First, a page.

LIAM ROGERS WRITES — With the arrest of Aung San Suu Kyi, the former Nobel Peace Prize winner and founder of the National League for Democracy (NLD) in Myanmar-she who had also supported the genocidal actions of the Myanmar armed forces against the Rohingya in 2017-the Myanmar military has usurped power for the next 12 months.
Again. Myanmar has been riddled with strife the past 72 years over the matter of democratization. The military’s renouncement of the election on the count of fraud proves that Myanmar is not quite ready for a true democracy. While it remains unknown whether the military will relinquish its power at the end of the declared term, it would be more than a fair guess that this military junta will persist just as previous regimes have.
Historically, Myanmar’s political structure is cyclical in nature. After independence from Japan in 1948, the country moved to a shortly-lived parliamentary style democratic rule, followed by a 20 -year military junta that left the nation in ruin, then made way for the NLD to push for and win an election, which was then rejected by the military, allowing them to continue their rule. The pattern progressed to modern times, so that now the NLD fights for democracy but fails to maintain power. No wonder: Myanmar is riddled with political opposition groups and parties jockeying for dominance: communism, militarism, democracy, etc. Without the backing of the military, the NLD remains unable to maintain control. Still, what truly remains shocking is that the military presumed power on the basis that the election was fraudulently won, and that democracy was not upheld in the election.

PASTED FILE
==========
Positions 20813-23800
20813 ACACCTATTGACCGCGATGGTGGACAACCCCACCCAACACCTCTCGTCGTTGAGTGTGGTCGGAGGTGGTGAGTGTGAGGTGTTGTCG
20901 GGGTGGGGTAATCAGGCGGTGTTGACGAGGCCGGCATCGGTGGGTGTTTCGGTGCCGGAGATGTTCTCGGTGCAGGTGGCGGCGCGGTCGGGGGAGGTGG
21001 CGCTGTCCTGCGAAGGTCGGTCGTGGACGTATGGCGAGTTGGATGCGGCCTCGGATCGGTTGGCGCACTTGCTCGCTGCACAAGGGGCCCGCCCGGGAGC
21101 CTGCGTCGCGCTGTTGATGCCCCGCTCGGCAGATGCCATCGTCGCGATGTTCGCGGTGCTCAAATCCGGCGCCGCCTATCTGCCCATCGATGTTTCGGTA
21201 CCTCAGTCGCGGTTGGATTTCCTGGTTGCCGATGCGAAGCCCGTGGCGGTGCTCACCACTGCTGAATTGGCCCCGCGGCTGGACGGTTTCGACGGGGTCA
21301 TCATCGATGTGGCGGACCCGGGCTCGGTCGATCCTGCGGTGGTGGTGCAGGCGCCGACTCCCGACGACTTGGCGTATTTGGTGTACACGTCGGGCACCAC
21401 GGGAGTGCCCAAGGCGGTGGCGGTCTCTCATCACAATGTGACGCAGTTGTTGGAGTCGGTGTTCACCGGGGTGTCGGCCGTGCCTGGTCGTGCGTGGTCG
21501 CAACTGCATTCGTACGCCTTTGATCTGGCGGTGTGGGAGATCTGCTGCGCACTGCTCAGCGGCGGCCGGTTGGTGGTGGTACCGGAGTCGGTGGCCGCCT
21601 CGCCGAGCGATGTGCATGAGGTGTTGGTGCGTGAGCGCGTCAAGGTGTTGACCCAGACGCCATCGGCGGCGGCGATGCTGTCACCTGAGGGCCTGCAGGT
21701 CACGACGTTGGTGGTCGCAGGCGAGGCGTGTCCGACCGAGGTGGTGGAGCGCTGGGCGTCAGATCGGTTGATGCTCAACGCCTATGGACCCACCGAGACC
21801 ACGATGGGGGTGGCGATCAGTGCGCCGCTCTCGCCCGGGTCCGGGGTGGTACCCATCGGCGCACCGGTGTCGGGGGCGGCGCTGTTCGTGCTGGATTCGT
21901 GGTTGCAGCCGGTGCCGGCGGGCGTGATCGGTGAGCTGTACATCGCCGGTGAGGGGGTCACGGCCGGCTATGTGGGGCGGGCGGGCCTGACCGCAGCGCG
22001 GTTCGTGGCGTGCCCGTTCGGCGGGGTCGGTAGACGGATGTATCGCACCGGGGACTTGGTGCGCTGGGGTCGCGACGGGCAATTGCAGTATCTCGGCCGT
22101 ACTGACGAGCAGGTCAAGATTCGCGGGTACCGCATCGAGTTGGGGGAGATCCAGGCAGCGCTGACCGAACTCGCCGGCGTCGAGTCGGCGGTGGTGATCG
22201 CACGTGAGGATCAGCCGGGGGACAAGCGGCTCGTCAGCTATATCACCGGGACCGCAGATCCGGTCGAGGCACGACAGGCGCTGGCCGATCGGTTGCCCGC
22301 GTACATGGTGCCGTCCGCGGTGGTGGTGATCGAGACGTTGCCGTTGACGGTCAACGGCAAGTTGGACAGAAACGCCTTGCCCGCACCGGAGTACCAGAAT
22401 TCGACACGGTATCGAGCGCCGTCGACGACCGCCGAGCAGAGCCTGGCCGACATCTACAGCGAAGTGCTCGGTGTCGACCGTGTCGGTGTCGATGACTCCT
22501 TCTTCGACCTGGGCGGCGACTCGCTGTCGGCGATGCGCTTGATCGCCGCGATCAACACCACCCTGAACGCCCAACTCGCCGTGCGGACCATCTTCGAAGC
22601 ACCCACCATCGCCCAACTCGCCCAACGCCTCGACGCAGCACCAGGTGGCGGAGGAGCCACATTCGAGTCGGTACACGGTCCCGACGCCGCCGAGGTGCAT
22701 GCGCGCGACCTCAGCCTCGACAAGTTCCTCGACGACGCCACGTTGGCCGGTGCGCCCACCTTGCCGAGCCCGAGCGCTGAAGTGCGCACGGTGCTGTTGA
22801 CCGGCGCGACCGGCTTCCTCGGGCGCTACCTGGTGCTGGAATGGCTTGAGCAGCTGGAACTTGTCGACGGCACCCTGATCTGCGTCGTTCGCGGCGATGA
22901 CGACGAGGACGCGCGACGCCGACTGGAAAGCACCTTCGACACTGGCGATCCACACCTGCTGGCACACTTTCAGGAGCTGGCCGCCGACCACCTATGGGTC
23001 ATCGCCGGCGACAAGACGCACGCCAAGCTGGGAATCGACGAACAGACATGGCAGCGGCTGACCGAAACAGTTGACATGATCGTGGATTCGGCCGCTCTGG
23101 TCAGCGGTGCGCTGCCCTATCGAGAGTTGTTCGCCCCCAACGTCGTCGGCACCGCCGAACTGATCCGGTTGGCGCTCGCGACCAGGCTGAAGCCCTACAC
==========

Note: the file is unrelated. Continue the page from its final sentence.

The NLD and other political parties are adjuring their case to the international community. Christine Schraner Burgener, the United Nations Special Envoy to Myanmar, pleaded for the United Nations to take action by, “urg[ing] all of you to collectively send a clear signal in support of democracy in Myanmar” so that the country “doesn’t fall back into isolation.” Yet this outcry cannot be responded to by the General Assembly, nor the Security Council. While the United States, the United Kingdom, the European Union and other members of the UN body condemn the actions of the military, to act upon this condemnation would only complicate the situation. The position of the UN was never to uphold democracy within a particular country, or to deal with internal matters, but to hold democracy as one of its core values: “The United Nations supports democracy by promoting human rights, development, and peace and security.”
Now the question arises, how else can the United Nations aid the democratization of the country and ensure that justice prevails? Sitting idly by and watching the military continue its rule in this tragically chaotic Southeast Asian nation is not an adequate answer.